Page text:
SOA is the all about loosely coupled services, right? The Web service behind
WSDL is an opaque black box, i.e., it might be implemented by an EJB today and
by some COTS package tomorrow. XML must to be used for passing data between
layers; we can‘t assume that service provider and service consumer understand
the same binary protocol.

What does it mean to a typical J2EE application? For the sake of the discussion,
let‘s assume that our application has rich domain object model (say, POJOs with
Hibernate persistence), EJB session fasade classes and Struts/JSP on the front-end.
Domain classes are directly used in the UI tier; there are no DTOs.

Now, some business functions of our application turned out to be pretty useful
so we now want to build Web services to allow the entire organization (or may be
even business partners) to benefit from these functions.

“Pure“ SOA would require us to change the UI so that it would rely on Web
services API and XML instead of POJOs to communicate with the back-end.
Potentially, we‘d also have some kind of ESB /messaging solution in the middle.
With that, the service becomes fully de-coupled from the UI and we‘re well on
our way to SOA nirvana. Now the implementation of the Web service can be changed
without affecting anything on the client‘s side.

But if you look at this approach closely, it immediately raises some nagging

  • Both UI and back-end still depend on the same object model. So whenever object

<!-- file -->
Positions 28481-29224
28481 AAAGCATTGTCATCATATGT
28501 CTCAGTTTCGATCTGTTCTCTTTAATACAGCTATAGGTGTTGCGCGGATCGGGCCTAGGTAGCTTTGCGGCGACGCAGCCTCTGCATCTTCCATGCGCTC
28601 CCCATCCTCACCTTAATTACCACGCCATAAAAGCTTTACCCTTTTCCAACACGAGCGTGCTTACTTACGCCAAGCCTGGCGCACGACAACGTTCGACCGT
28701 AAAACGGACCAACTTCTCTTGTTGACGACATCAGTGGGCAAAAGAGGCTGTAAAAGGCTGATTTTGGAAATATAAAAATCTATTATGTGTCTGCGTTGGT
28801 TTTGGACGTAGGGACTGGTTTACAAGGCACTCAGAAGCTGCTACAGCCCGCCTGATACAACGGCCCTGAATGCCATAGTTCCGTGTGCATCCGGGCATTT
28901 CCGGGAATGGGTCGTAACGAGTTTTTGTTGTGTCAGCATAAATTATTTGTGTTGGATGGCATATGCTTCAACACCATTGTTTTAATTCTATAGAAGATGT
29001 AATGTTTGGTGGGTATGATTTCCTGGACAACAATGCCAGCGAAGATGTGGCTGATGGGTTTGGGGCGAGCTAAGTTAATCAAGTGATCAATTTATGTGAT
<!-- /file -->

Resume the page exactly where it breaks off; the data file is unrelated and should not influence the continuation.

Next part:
model classes change, we want to re-deploy both the service and the UI component.
  • If data model changes, object model, UI and may be APIs will be affected anyway.
  • We loose the ability to call the service from other EJBs (still co-deployed
    with the UI) as part of the same transaction unless some kind of proprietary
    SOAP binding is implemented (and then we need two different WSDL files, one for
    external consumers, one for internal).
  • There are also some “minor“ issues, like concurrency. Let‘s say each updatable
    POJO has a version number and the UI keeps the object in session for each form.
    This is not exactly the best model for Web services that are supposed to be
    stateless; perhaps we should not assume that all service consumers will be able
    to comply with that.

The list can go on, but I‘ll stop here. Doesn‘t look like we‘ve accomplished
much by “SOA-izing” our application, does it? Perhaps, what we should‘ve done is
to leave the application alone and build the service just for the external
consumers. Oh, and it would be nice to know what their requirements are before
we do that, may be we should not assume that one size will fit all of them.